Alpine Skiing

Chris Iorfida - Wednesday Jan. 8, 2014 10:02 ET

Canadian 'cowboys' named to Olympic alpine ski team

Erik Guay, Jan Hudec, Manny Osborne-Paradis will lead team

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Manny Osborne-Paradis speaks in Toronto after receiving the Team Canada jacket. (Nathan Denette/Canadian Press)
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The Canadian Olympic Committee welcomed three veteran speed skiers to the 2014 Alpine team on Wednesday, with the hopes that at least one will break a 20-year medal drought in Sochi.

Erik Guay of Mont Tremblant, Que., Jan Hudec of Calgary, and Manny Osborne-Paradis of North Vancouver, officially qualified weeks ago, but were honoured at a ceremony in Toronto.

Flight cancellations due to inclement weather the past two days across Canada meant that only Osborne-Paradis was the only member of the so-called Canadian Cowboys able to attend in person.

"I'm getting pretty good at going to the Olympics, so I'd like to get better at getting a medal," Osborne-Paradis said after donning the official Team Canada jacket.

Osborne-Paradis, who will turn 30 at the beginning of the Sochi races, is far from blasé about making his third Olympic squad. To the contrary, he spoke more than once of the 'profound' effect last year's Olympic Excellence Series in Vancouver had on his motivation and sense of Canadian pride.

At that 2013 event, Osborne-Paradis got to really know many athletes from other sports for the first time, as well as Canadian skiing standard bearer Steve Podborski, now the country's Chef de Mission for the Sochi Games.

Career-threatening injury

Osborne-Paradis also doesn't take his success for granted after suffering a career-threatening injury since the last Olympics. He broke his left leg and tore his anterior cruciate and medial collateral ligaments in a 2011 crash. Full recovery from the injury was then delayed by a disc injury in his back.

"It's probably taught me a lot more with perseverance," he said. "You feel like you're trying really hard when you're healthy and then you get injured and you realize you weren't trying [that] hard, and it's that much more work to come back from injury.” 

Osborne-Paradis has qualified on the basis of a pair of top 10 finishes this season, including a fourth at the Beaver Creek, Colo., downhill. 

It was encouraging to be near the podium at a venue he's traditionally struggled at, Osborne-Paradis said, but he still feels he's putting too fine a point on some races instead of going down with abandon.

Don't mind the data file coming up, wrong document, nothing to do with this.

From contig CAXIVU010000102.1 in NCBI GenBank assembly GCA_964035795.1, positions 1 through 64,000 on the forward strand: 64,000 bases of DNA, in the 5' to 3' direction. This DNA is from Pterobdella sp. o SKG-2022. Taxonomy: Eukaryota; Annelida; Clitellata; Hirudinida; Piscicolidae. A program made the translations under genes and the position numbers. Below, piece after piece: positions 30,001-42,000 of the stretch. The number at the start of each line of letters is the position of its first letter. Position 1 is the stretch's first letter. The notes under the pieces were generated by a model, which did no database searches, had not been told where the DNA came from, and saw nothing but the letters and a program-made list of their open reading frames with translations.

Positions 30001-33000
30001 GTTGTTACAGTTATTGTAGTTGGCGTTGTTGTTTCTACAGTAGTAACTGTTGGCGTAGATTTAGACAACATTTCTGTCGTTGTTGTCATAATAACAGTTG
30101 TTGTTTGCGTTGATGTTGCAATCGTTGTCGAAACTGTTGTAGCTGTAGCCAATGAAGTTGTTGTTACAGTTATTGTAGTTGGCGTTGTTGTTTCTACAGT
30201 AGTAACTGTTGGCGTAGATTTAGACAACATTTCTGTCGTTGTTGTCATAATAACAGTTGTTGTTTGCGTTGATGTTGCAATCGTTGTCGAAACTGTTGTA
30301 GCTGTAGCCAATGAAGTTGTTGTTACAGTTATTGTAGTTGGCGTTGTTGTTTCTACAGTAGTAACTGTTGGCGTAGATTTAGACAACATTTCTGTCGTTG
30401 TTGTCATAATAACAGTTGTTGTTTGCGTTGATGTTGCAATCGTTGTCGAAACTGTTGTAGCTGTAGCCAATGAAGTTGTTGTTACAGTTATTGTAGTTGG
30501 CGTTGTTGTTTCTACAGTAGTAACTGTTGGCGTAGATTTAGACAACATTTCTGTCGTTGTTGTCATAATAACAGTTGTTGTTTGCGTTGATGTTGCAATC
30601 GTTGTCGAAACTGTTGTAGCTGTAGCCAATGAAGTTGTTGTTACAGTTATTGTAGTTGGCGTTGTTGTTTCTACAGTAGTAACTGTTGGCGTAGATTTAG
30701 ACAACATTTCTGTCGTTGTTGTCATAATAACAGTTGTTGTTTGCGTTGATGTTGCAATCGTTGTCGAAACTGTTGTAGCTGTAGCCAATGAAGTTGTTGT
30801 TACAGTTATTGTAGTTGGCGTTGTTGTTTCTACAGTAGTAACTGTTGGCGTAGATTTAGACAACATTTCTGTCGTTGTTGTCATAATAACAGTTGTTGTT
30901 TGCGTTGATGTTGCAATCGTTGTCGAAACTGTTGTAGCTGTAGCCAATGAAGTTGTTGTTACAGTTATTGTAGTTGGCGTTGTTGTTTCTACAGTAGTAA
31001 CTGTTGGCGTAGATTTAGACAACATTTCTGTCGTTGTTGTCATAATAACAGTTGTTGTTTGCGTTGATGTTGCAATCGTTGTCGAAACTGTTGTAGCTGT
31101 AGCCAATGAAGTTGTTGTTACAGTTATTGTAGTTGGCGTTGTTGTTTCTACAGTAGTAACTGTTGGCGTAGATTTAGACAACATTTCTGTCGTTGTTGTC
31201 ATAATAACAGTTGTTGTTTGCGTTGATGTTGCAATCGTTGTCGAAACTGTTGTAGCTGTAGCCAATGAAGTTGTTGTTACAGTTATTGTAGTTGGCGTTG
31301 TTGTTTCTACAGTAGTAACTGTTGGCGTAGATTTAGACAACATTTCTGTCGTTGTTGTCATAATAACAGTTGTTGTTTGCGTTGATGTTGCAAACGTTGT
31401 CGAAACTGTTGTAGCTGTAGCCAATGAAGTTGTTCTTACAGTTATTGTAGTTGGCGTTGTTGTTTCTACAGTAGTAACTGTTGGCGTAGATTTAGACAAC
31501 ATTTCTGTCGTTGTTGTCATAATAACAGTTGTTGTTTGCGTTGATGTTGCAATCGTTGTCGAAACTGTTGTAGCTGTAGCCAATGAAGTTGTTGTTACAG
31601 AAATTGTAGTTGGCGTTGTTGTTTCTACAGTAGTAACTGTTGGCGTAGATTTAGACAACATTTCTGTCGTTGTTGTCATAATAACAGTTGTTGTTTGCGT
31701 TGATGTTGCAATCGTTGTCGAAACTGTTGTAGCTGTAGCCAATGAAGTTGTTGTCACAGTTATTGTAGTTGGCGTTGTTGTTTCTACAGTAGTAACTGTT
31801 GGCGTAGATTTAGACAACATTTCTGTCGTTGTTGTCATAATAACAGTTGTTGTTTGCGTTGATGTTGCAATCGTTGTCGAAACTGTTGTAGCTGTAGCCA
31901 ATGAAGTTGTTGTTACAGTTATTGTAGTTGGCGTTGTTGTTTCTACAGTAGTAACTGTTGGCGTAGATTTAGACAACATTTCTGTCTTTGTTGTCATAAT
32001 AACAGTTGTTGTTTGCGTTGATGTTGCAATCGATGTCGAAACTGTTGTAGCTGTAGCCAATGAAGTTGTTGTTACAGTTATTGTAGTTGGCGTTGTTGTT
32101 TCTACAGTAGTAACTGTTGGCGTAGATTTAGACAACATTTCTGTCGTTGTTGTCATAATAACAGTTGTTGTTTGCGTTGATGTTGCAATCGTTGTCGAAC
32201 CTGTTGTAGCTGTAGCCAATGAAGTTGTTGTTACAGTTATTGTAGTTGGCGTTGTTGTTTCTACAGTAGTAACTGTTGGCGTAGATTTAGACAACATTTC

"That's the feeling I need, where you're reacting to your mistakes and you're just letting the skis run down the hill," he said. "Skiing pretty has never been a fast way of skiing."

He looks to improve upon an eighth in the super-combi at the 2010 Olympics. In the super-G in Vancouver, he went off course after a promising early section.

Canada has only reached the Olympic podium twice in men's alpine skiing with bronze-medal efforts coming from Podborski (1980) and Ed Podivinsky (1994). Podivinsky’s achievement was so long ago that Osborne-Paradis was 10 at time, and he has no recollection of the event.

Both Podborski and Podivinsky were on hand for the Toronto event. Podivinsky said Guay, Hudec, and Osborne-Paradis each have the confidence and experience, critical assets for dealing with the pressure and unpredictability of the Olympic event.

Guay most likely to snap drought

Guay is considered the most likely of the three to snap the medal-less streak. He recently passed Podborski as Canada's all-time leader in World Cup podiums with 21. The 32-year-old won a bronze medal last month in the downhill at Bormio, Italy, and gold in Val Gardena.

Guay achieved the feat despite knee surgery in the summer, which pushed back his first real training session on a hill to Nov. 1.

"That's a remarkable story," said Podborski. "He really had very little time on the snow. It's clear to me that he's a master of alpine skiing, particularly in downhill and super-G."

Resilient Hudec

Hudec, 32, finished second in the super-G at Val Gardena last month for his fifth career podium. Teammates have often half-joked about the resiliency of Hudec's body, which has endured a slew of injuries in his career.

The encouraging early start from the three veterans occurs in the first season for Alpine Canada with Martin Rufener as director, the man who helped guide the Swiss team to great success in recent years.

"To have three podiums and a near miss [fourth] is really great for our team and shows we have momentum building in the right direction, at the right time," said Osborne-Paradis.

There are still World Cup races to be run through Jan. 26, so others could join the trio for the Tier 1 qualification standard. At its simplest, that qualifying formula involves a pair of top 12 finishes in the past two seasons.

Other skiers in the mix

As well, other spots could open up for promising young skiers from around the world.

In the mix are three other skiers in attendance in Toronto on Wednesday: Conrad and Morgan Pridy of Whistler, B.C., and Jeffrey Frisch of Mont Tremblant, Que.

Each have achieved top results on the Nor-Am circuit and could one day be taking over the spotlight from their more celebrated teammates.

There's also Ben Thomsen of Invermere, B.C., who finished second in downhill at a Sochi test event in 2012.

Once you're at the Olympics, anything can happen, said Osborne-Paradis.

"You push out of the gate you hope your wax is good, you hope your line is good, you hope the weather cooperates and everything aligns," he said.  "It always aligns for three people in the race."

The men's speed team is off to Europe now, with the next World Cup events in super-G and downhill next week in Wengen, Switzerland. 

The women's Olympic alpine team announcement is set for Jan. 16.

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